KUALA LUMPUR (Jan 30): Airlines face risks from the coronavirus outbreak similar to those that gripped the industry from another rapidly spreading illness in 2003, according to an S&P Global Ratings.
In a report titled "SARS 2.0? Aviation Faces Risks From Coronavirus" published today, S&P Global Ratings analysts Philip A. Baggaley and Rachel J. Gerrish said the sudden and rapidly spreading coronavirus respiratory disease is centred in China but has spread internationally, drawing comparisons with the Severe Acute Respiratory Syndrome (SARS) outbreak.
“Air traffic, revenue, and earnings dropped steeply in selected regions and with certain airlines during the SARS outbreak.
“We see the potential for a similar effect from the coronavirus outbreak,” they said.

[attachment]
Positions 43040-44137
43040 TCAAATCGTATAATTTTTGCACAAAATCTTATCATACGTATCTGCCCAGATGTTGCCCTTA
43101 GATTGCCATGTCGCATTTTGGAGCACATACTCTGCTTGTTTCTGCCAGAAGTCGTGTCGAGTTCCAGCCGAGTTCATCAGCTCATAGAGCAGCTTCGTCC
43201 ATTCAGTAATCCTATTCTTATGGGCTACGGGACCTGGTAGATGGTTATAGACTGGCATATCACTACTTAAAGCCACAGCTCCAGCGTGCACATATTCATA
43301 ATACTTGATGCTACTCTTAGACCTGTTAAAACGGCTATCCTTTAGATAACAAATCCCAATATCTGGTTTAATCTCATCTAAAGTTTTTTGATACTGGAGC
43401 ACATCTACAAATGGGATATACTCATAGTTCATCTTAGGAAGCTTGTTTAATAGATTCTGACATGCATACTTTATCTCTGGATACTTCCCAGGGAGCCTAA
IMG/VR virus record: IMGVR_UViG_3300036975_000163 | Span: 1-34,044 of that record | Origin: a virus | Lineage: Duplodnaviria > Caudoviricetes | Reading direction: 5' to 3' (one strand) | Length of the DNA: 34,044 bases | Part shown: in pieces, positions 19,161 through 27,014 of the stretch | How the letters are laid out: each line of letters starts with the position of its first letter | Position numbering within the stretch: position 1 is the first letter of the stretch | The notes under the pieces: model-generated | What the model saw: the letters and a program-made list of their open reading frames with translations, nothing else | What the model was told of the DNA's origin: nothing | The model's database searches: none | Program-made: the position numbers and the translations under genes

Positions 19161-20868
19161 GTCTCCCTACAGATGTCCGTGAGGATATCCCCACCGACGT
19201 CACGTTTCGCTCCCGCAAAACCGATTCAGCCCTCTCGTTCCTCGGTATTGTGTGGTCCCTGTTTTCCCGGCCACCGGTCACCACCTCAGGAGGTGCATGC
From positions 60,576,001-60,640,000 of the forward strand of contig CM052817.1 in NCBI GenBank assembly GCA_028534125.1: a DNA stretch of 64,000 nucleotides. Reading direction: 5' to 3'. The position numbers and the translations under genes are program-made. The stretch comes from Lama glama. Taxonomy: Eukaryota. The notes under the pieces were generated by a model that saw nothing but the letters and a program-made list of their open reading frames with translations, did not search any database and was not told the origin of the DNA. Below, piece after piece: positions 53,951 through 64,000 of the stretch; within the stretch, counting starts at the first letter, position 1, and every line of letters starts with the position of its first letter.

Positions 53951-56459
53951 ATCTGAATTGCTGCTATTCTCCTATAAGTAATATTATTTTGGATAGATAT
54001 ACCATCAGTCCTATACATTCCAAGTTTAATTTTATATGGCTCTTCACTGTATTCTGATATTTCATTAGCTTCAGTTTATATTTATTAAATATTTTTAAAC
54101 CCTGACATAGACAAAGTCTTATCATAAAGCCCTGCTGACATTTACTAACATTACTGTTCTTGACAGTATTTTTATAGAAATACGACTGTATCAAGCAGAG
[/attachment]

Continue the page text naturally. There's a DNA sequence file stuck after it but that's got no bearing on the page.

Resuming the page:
The analysts cited the International Air Transport Association (IATA) as saying in a recent note that passenger air traffic was about 35% lower at the SARS outbreak's worst point for airlines in the Asia-Pacific region.
“For 2003 as a whole, IATA estimates SARS cost those airlines 8% of their revenues (about US$6 billion at the time),” they said.
Baggaley and Gerrish said airlines with significant routes in China, and the greater Asia-Pacific region will be most affected.
“But most airlines we rate have only have a moderate exposure to traffic to, from, and within China. Some airlines are already responding with flight suspensions and cancellations.
“Aircraft leasing companies play a greater role globally now than in the early 2000s, and many have significant exposure to China. We think they are relatively well prepared,” they said.